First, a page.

Neck & Back Pain
When suffering from neck and back pain a discussion has to be made regarding mouth breathing. A simple look at the primary functions of the mouth is that it allows us to speak and gives us our ability to eat. Unfortunately, the consequences of mouth breathing can create much unwanted side affects. One of the primary consequences of mouth breathing is a forward head posture. Our brain appreciates when we mouth breath and positions our head so that we can be more efficient to receive air into our lungs. I have coined a term of “standup CPR” to describe the positions of our body as a result of mouth breathing. To understand this concept I would like to discuss CPR.
Many of you have completed courses in CPR(Cardio Pulmonary Resuscitation). When a person stops breathing and you want to administer CPR, one of the movements that is performed is a “Head Tilt” or “Chin Lift”. This is performed by placing one hand on the victim’s forehead, and two fingers on the bony part of the jaw. The head is gently tilted backwards as noted above. This will open the airway and lift the tongueoff the back of the throat so that there is clear passage to the lungs. Oncethis maneuver is completed CPR is begun. As I stated “Standup CPR” is a term I have coined because it is verysimilar in the positioning of the head when we start CPR, however, we arestanding up. This occurs when we transition from nasal breathing to mouthbreathing. The head is not merelyleaning
forward but is subluxed forward so that the tongue can bere-positioned to receive the necessary air flow to ventilate our lungs.
Our brain is the culprit in creating this movement. The human brain is a survivalist and will doall that it can to keep us alive… even at the consequence of creating otherproblems. By placing our head in thisforward position creates havoc on our skeletal frame. Ideally speaking, the head is net neutralwhen it is positioned over our skeletal frame. However the result of holding this forward position can create havocbecause of the muscle fatigue that occurs. Our heads weight about 10 to 12 pounds. When the the head is subluxed forward it creates the equivalency of 12pounds of pressure on our back and neck. Just imagine if one were to carry a 10 pound back pack on the front ofour skeletal frame throughout the day. Certainly one could appreciate the muscular pain resulting from holdingthe head in this position all day long.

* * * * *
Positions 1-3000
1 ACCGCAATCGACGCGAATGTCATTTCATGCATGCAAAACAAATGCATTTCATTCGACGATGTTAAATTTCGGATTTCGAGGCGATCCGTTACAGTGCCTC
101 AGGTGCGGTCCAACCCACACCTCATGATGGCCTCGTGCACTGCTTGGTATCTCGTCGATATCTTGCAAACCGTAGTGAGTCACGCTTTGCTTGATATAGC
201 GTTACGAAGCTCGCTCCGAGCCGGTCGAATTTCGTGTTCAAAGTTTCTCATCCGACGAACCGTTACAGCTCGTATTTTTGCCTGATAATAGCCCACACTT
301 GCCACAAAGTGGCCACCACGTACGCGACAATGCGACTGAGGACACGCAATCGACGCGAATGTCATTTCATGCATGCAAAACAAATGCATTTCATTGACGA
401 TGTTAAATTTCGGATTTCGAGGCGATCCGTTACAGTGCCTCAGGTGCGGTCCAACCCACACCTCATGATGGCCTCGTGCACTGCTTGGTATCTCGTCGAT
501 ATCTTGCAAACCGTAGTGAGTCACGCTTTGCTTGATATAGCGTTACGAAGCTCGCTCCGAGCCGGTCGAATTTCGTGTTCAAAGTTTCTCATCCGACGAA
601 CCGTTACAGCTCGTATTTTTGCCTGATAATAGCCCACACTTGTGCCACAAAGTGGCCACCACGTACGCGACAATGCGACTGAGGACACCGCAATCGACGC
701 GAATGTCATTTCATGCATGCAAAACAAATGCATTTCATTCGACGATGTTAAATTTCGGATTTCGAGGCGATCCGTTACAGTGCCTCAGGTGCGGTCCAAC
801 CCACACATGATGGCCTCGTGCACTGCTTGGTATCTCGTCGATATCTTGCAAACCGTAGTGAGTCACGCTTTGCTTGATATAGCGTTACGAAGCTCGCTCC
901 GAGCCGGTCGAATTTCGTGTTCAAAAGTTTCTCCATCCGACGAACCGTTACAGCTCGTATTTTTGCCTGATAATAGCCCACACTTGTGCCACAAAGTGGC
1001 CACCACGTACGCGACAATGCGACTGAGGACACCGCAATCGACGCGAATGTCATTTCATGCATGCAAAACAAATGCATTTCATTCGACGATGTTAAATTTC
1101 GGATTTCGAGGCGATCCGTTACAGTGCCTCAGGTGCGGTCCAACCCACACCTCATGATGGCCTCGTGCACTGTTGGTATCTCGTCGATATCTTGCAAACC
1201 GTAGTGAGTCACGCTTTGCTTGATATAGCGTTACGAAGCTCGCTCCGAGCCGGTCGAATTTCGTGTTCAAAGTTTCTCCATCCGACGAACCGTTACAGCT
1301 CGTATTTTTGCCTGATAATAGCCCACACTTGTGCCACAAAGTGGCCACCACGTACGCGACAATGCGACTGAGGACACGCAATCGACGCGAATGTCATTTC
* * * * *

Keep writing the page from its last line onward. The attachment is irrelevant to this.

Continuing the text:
The following are symptoms that are very commonly foundwith our patients. It is our desire tofind the origin of these problems. When a practitioner treats origins of problems many times thesymptoms will usually disappear. Eachsymptom will be defined with a simple understanding and by no means suggeststhat we are making a diagnosis without an exam. The definitions are possible reasons but certainly are not strictlylimited to these
Jaw pain- pain located just in front of the ear canalsuggesting the presence of inflammation within the Temporal MandibularJoint(TMJ) as a result nighttime loading from bruxism or from a possible macrotrauma